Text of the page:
Wednesday was the third day of the hearing on the National Council of Compensation Insurance’s (NCCI) proposed 32.9% increase in workers’ comp loss cost rates in South Carolina. The parties supporting the increase are NCCI, Companion Property & Casualty, the S.C. Department of Insurance and the S.C. Chamber of Commerce. Opposing the increase is the S.C Consumer Advocate and The SC Small Business Chamber of Commerce.
Below are the highlights of Wednesday’s testimony:
–Mr. Mike Harris, deputy director of the S.C. Second Injury Fund (SIF), testified that about four years ago he traveled to NCCI’s home office to obtain records on two particular carriers that the SIF felt might not be properly reporting SIF recoveries to NCCI. However, NCCI would not provide him with the information he needed and the SIF decided not to pursue the matter further.
–Mr. Harris also said that the SIF notifies the carrier and employer when a workers’ comp claim has been accepted as a SIF claim. The insurance agent is not notified. However, a considerable amount of time may elapse before a reimbursement to a carrier is actually made. Then the SIF does not notify the employer, NCCI or the insurance agent.
–Mr. Harris testified that SIF claims that are over four years old from the date of the accident are not used to recalculate the experience modifier rate for the business since the mod rate is based only on the last three policy years of experience. Therefore, carriers receive the reimbursement from the SIF for these 4-year or older cases but the business never gets the credit for the SIF claim and thus paid higher premiums to the carrier as a result of the SIF accident.
–Mr. Harris stated that from 2000 to 2005 the percent of SIF paid claims 4-years old or older ranged from 7% to 14%. That number has jumped to 26% of the SIF claims accepted so far this fiscal year.
–Mr. Matthew Merlino, the S.C. Dept. of Insurances (DOI) actuary consultant, testified that he disagreed with NCCI’s methodology of using biasedly high loss projections (paid + case reserves), assumptions on which data to use in the filing (both voluntary and assigned risk) and number of policy years used in the calculations (two years of data). Mr. Merlinos pre-filed testimony rejected NCCI’s proposed 32.9% increase in loss cost rates and instead suggested that the increase should be 22.4%.
–Upon receiving more information involving the SIF, Mr. Merlino subsequently changed his opinion on the increase in loss cost to a range of 32% to 44%. Then, after this week’s hearings started, Mr. Merlino again changed his opinion saying that he now believes that the range of increase should be between 37% and 42%. This third opinion again resulted from SIF information that he had failed to consider.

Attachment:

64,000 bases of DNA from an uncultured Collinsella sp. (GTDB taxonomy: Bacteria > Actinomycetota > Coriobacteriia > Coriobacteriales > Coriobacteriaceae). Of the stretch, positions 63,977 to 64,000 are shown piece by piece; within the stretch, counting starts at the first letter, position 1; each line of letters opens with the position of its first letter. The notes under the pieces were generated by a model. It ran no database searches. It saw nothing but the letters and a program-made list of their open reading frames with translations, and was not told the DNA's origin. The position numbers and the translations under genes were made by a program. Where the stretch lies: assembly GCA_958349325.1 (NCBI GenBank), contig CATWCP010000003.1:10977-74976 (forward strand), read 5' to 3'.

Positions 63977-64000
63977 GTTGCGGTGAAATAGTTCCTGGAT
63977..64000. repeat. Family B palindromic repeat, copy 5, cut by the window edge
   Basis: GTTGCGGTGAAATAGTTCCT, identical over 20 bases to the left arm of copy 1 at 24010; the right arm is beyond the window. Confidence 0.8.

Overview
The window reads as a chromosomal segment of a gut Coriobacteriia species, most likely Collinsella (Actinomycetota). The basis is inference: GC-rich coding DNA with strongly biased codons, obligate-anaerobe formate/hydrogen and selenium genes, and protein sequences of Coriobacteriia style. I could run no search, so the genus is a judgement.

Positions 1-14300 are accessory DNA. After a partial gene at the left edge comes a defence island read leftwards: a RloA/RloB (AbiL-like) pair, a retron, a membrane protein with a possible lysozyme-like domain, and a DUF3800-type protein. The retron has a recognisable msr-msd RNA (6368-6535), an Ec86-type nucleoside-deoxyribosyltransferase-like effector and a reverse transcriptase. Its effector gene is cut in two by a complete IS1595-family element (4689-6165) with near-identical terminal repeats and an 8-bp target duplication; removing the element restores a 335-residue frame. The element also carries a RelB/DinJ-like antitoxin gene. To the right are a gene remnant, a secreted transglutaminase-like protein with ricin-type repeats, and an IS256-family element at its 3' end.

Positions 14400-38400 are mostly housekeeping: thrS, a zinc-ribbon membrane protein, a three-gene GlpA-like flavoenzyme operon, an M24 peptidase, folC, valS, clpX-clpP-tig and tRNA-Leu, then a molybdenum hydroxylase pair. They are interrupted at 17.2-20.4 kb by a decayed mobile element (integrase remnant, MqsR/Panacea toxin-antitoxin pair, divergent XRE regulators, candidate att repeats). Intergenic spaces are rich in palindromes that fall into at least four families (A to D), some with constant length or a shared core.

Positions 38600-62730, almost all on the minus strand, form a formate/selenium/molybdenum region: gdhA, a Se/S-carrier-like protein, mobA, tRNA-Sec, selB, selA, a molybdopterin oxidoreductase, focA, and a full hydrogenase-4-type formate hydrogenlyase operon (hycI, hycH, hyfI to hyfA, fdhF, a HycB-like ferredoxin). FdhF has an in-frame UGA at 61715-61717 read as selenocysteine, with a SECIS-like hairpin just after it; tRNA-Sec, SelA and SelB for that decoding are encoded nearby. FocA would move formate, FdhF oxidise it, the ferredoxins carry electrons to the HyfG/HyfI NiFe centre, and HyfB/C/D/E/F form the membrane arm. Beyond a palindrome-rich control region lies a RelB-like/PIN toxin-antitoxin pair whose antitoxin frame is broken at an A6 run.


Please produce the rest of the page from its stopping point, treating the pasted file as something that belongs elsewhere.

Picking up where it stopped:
–Mr. Merlino also disagreed with an earlier opinion by an NCCI actuary that raising the loss cost rates would encourage carriers to write more businesses in the voluntary market instead of sending them to the assigned risk market.
–Mr. John Gardner, an agent with Johnson Insurance Associates, testified that he has had many clients with SIF and subrogation-related claims. He gave several examples in which he had to vigorously pursue having his clients receive the proper adjustments in their mod rates so that they would not pay higher premiums and even be prevented from securing contractual work.
–Mr. Gardner did not believe that most insurance agents are as diligent as he in pursuing the SIF and subrogation claims. If this is the case, NCCI’s statement that agents act as a watchdog on carriers properly reporting SIF and subrogation recoveries to NCCI would be inaccurate.
–Mr. Martin Simons, actuary consultant to the S.C. Consumer Advocate, testified to a number a problems with NCCI’s filing methodology. He believes that NCCI inappropriately predicted that all of certain SIF cases would automatically become loss cost cases, paid + case reserve data used overestimates future losses, and trends should have been developed separately for voluntary and assigned risk data to account for migration of businesses between the two groups.
–Mr. Simons also had strong concerns about the quality of the data used by NCCI citing the 54% error rate found in the 2003 test audits (2002 and 2003 are the target data years for the filing) and AIG data not used (over 12% of all workers comp business in South Carolina).
–Mr. Simons indicated that in spite of NCCI’s own rules for carriers to properly account for SIF and subrogation recoveries, NCCI relies on others to verify that carriers are abiding by these rules. He pointed out that NCCI says that carriers accounting is checked when state regulators look at their annual statements. However, the assumption that these statements are always accurate is challenged by the recent consent order between the state of Florida and AIG that calls on AIG to correct its annual report.
–Mr. Simons pointed to a number of positive trends that he took into consideration in his calculations for a proposed loss cost rate increase of only 12.7%
This hearing is expected to conclude today. A separate hearing will then start on the assigned risk market.